The second decade of the 20th century was a period of growth in the English department. The faculty grew in size, including a substantial addition of non-professorial faculty (Instructors). Alexander Stuart Hunter continued to serve as a “Special Lecturer” in English literature. He is clearly an important figure in the department and on campus, serving on key committees in the College. But the identity of the department was shaped by Lincoln Robinson Gibbs, who joined the faculty as English department chair in 1910. He led the department through a decade that included the hiring of three Assistant Professors, two in English and one in Public Speaking, and the first woman to join the English department faculty roster, Sarah Agnes Neeld, who taught as in Instructor from 1918-1920. In 1915, the programs of study in the College, including English, began to be called “majors.”
Toward the end of the decade, the faculty roster includes a list of colleagues who are on leave to serve the war effort. In 1918, the University of Pittsburgh Campus became a home to the Student Army Training Corps, an early version of ROTC. Faculty members of draft age were asked to serve as teachers, and this conscripted faculty included John K. Miller, an Assistant Professor of English, and Edwin B. Burgum and Jonathan L. Zerbe, both Instructors of English. During the war years, fewer English courses were added to the curriculum and the number of electives was reduced. But the curriculum added courses designed to celebrate a distinctively American (rather than European) literary heritage.
Over the full scope of the decade, however, the list of course offerings continued to grow, continuing a pattern begun in the 1900s. According to the Chancellor’s report for 1912, approximately 700 students took English courses for the year. In 1919, it was reported that 1300 students received instruction in English.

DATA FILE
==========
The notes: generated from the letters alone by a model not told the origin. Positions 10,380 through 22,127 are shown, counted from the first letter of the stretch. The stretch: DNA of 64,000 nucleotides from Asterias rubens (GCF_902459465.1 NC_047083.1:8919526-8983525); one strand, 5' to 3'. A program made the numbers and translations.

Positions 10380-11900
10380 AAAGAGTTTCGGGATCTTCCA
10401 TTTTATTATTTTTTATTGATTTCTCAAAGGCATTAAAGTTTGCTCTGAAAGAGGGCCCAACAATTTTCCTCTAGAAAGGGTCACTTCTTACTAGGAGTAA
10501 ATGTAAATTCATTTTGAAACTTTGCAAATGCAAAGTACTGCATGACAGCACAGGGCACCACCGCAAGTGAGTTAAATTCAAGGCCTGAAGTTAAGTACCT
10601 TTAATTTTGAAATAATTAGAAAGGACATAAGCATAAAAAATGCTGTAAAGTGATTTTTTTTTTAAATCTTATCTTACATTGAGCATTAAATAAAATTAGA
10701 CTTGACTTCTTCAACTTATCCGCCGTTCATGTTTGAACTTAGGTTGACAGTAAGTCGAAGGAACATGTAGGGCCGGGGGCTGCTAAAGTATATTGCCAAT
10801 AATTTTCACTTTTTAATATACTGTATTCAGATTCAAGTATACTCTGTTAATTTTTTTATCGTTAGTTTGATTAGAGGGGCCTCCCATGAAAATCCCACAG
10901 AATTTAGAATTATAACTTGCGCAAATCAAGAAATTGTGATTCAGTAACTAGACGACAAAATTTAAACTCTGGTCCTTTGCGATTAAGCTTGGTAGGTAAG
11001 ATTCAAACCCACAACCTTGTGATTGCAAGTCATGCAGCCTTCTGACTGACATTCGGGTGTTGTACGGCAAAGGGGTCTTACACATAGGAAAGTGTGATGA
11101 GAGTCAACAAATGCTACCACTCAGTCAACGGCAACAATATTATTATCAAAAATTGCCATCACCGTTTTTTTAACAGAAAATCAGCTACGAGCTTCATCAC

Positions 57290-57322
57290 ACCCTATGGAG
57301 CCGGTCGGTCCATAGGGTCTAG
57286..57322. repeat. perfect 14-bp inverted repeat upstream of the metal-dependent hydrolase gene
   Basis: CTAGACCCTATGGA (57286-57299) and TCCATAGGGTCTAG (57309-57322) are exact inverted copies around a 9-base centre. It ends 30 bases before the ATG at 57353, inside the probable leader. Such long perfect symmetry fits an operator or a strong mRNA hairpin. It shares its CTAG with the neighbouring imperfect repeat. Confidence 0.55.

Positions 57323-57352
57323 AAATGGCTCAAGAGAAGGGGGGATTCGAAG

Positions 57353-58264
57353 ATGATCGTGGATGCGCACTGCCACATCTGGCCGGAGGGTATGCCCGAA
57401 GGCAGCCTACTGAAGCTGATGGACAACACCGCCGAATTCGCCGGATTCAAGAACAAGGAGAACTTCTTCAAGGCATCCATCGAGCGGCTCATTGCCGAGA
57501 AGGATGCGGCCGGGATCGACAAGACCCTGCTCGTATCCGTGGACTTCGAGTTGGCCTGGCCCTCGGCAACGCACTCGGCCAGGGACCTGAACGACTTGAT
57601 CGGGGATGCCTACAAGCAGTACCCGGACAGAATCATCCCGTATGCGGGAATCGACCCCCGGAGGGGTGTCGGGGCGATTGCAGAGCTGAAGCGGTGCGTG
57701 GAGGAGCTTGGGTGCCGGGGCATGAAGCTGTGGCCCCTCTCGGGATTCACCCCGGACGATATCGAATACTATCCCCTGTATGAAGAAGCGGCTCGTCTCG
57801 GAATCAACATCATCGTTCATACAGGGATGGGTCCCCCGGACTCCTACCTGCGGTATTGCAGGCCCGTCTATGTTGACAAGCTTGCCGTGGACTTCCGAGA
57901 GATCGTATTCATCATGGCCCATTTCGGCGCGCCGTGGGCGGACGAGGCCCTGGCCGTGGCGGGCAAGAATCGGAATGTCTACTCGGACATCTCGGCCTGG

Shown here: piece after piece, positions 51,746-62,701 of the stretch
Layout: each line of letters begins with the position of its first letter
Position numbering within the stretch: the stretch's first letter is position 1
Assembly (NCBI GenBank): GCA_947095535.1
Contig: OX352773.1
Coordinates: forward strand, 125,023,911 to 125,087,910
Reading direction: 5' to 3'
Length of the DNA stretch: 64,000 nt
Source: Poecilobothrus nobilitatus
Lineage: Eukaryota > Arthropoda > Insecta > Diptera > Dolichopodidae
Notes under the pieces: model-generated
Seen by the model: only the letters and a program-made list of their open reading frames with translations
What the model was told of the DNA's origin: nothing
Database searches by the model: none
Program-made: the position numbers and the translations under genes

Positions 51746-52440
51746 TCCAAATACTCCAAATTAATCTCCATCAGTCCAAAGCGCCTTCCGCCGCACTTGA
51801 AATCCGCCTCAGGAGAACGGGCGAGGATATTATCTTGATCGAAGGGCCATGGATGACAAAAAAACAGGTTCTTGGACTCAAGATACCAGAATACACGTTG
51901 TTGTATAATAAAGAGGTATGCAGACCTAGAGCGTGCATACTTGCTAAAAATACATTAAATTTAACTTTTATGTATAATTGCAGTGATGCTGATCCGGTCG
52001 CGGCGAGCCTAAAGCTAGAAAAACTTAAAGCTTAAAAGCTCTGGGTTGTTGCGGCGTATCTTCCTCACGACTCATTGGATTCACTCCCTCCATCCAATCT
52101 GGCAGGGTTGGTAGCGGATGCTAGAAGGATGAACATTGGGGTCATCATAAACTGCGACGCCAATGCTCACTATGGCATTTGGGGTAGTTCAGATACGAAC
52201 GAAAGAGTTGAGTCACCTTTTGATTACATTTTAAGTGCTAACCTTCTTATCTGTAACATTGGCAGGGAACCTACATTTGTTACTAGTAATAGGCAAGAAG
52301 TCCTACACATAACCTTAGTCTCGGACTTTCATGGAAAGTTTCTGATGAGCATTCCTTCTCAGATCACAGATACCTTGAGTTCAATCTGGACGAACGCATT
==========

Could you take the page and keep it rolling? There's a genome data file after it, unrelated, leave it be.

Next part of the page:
Creative Writing entered the English curriculum for the first time in 1910, when George Gerwig (a Lecturer in the Extension Division and a recent Pitt PhD) taught an extension course in “The Art of the Short Story.” In 1912, this became “Materials and Methods of Fiction.” In 1914, Professor Gibbs, the department chair, taught a course in “Short Story Writing” and this became a standard offering. Journalism also entered the curriculum, although by way of the School of Economics. At the beginning of the decade, and apparently with the approval (if not the urging) of Chancellor McCormick, the School of Economics began to announce a course to provide training in business journalism.
By 1912, an Instructor had been hired (Thomas Reynolds Williams) for the newly formed Department of Journalism in the School of Economics and a broad training in journalism was provided for a growing contingent of students. Most of the courses were taught by journalists in the city. In 1914, Charles Arnold was to direct the Journalism department through the remainder of the decade, to serve as faculty adviser for Student Publications (including the new student newspaper, The Pitt Weekly), and to become the Director of Publicity for the University. Arnold also taught sections of English Composition. This course, for all instructors, began to feature regular exercises focusing on “selections from current issues of the Atlantic Monthly.”
The MA program in the English department was established during this decade, with about one MA student graduating each year. There were no PhD graduates. By 1913, the Graduate School at the College had become an independent administrative unit. Courses offered to graduate students in the English department included Old English; Elizabethan Drama; Victorian Literature; Revolutionary Period of English Literature (the Romantics); History of the English Novel; Pre-Shakespearean Drama; Ruskin; Carlyle; Emerson; Shakespeare; Chaucer; and Literary Criticism.
Newly added undergraduate courses included National Ideals in American Literature; American Literature since 1870; Colonial Literature (American); The Eighteenth Century; Contemporary Dramatists; Recent English Poets; George Meredith and the Comic Spirit; Literary Criticism; The Art of Theatre; Drama as Pedagogical Dynamic and The Pedagogy of English—the last two courses reflecting the department’s commitment to working in cooperation with the School of Education.